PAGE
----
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The Mary Poppins that many people know of today--a stern, but sweet, loveable, and reassuring British nanny--is a far cry from the character created by Pamela Lyndon Travers in the 1930's. Instead, this is the Mary Poppins reinvented by Disney in the eponymous movie. This book sheds light on the original Mary Poppins,
Myth, Symbol, and Meaning in Mary Poppins is the only full-length study that covers all the Mary Poppins books, exposing just how subversive the pre-Disney Mary Poppins character truly was. Drawing important parallels between the character and the life of her creator, who worked as a governess herself, Grilli reveals the ways in which Mary Poppins came to unsettle the rigid and rigorous rules of Victorian and Edwardian society that most governesses embodied, taught, and passed on to their charges.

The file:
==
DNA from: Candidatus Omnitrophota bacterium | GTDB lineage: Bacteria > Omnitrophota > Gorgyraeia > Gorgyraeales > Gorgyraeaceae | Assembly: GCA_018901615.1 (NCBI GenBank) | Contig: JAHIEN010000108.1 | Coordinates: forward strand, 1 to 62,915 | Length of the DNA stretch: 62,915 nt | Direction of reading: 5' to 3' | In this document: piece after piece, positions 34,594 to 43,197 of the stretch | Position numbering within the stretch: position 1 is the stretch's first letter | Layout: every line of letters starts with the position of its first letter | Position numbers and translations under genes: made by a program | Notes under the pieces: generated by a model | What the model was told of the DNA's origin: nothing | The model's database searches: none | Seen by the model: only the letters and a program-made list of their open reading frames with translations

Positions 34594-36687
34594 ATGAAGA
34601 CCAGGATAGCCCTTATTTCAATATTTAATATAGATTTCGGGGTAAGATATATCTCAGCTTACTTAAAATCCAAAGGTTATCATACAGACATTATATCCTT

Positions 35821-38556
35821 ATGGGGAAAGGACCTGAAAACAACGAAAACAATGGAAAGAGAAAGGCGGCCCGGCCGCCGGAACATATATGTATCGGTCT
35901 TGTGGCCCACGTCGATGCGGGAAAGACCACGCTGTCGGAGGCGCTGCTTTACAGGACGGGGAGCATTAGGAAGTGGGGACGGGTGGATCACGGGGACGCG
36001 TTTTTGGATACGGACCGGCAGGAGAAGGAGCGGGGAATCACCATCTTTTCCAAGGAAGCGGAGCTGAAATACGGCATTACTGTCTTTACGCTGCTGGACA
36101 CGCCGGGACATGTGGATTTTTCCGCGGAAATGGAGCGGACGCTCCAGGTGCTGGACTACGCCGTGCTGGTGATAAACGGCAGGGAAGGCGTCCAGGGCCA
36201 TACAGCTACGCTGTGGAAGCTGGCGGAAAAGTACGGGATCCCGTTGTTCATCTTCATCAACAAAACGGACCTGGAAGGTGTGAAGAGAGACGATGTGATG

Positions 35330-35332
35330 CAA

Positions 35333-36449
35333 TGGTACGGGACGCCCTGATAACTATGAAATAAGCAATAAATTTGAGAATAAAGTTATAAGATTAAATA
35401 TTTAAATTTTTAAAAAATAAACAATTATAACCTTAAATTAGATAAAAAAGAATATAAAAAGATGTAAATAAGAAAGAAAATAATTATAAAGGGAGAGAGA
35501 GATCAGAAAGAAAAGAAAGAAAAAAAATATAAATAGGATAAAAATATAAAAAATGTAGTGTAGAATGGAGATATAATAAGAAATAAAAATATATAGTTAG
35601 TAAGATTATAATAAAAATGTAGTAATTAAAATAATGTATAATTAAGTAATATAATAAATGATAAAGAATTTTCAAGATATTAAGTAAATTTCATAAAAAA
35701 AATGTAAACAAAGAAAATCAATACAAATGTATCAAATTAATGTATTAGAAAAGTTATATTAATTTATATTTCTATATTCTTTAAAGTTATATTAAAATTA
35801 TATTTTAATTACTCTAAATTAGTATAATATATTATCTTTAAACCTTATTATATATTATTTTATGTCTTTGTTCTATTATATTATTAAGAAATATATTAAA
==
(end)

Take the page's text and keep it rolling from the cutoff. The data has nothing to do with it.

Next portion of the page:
Founded by Jack Zipes in 1994, Children's Literature and Culture is the longest-running series devoted to the study of children’s literature and culture from a national and international perspective. Dedicated to promoting original research in children’s literature and children’s culture, in 2011 the series expanded its focus to include childhood studies, and it seeks to explore the legal, historical, and philosophical conditions of different childhoods. An advocate for scholarship from around the globe, the series recognizes innovation and encourages interdisciplinarity. Children's Literature and Culture offers cutting-edge, upper-level scholarly studies and edited collections considering topics such as gender, race, picturebooks, childhood, nation, religion, technology, and many others. Titles are characterized by dynamic interventions into established subjects and innovative studies on emerging topics.